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How Culture and Sociopolitical Tensions Might Influence People’s Acceptance of COVID-19 Control Measures That Use Individual-Level Georeferenced Data

Published: 20 July 2021
 by  MDPI
ISPRS International Journal of Geo-Information , Volume 10; doi:10.3390/ijgi10070490

Abstract: This study extends an earlier study in the United States and South Korea on people’s privacy concerns for and acceptance of COVID-19 control measures that use individual-level georeferenced data (IGD). Using a new dataset collected via an online survey in Hong Kong, we first examine the influence of culture and recent sociopolitical tensions on people’s privacy concerns for and acceptance of three types of COVID-19 control measures that use IGD: contact tracing, self-quarantine monitoring, and location disclosure. We then compare Hong Kong people’s views with the views of people in the United States and South Korea using the pooled data of the three study areas. The results indicate that, when compared to people in the United States and South Korea, people in Hong Kong have a lower acceptance rate for digital contact tracing and higher acceptance rates for self-quarantine monitoring using e-wristbands and location disclosure. Further, there is geographic heterogeneity in the age and gender differences in privacy concerns, perceived social benefits, and acceptance of COVID-19 control measures: young people (age < 24) and women in Hong Kong and South Korea have greater privacy concerns than men. Further, age and gender differences in privacy concerns, perceived social benefits, and acceptance of COVID-19 control measures in Hong Kong and South Korea are larger than those in the United States, and people in Hong Kong have the largest age and gender differences in privacy concerns, perceived social benefits, and acceptance of COVID-19 measures among the three study areas.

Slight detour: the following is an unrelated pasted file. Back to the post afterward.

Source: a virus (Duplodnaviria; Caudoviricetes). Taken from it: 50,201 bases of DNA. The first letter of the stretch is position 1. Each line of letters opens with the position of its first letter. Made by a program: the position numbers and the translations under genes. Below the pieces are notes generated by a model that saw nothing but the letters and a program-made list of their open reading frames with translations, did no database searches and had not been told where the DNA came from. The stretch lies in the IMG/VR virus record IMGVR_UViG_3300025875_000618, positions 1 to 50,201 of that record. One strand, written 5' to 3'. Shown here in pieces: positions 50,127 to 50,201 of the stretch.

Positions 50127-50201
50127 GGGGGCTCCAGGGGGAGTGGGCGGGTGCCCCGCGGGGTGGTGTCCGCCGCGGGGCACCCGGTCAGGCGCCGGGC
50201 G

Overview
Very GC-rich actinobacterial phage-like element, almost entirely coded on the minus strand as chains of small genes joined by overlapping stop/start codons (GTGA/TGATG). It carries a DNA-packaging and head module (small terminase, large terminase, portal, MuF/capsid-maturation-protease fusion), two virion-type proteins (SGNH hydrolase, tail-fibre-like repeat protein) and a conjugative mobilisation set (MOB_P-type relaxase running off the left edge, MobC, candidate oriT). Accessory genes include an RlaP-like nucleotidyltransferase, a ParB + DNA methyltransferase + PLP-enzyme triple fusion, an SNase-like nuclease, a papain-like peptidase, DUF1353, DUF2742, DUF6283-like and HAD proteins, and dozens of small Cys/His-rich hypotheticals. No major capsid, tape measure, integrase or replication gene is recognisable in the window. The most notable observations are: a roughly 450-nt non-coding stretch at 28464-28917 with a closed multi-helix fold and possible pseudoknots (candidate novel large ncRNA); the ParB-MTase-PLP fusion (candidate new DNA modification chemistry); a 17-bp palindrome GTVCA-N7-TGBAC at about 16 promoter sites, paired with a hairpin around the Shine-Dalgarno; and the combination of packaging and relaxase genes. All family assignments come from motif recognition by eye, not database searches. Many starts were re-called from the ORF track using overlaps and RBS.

Keywords: COVID-19 / privacy / geoprivacy / contact tracing / self-quarantine / age and gender difference

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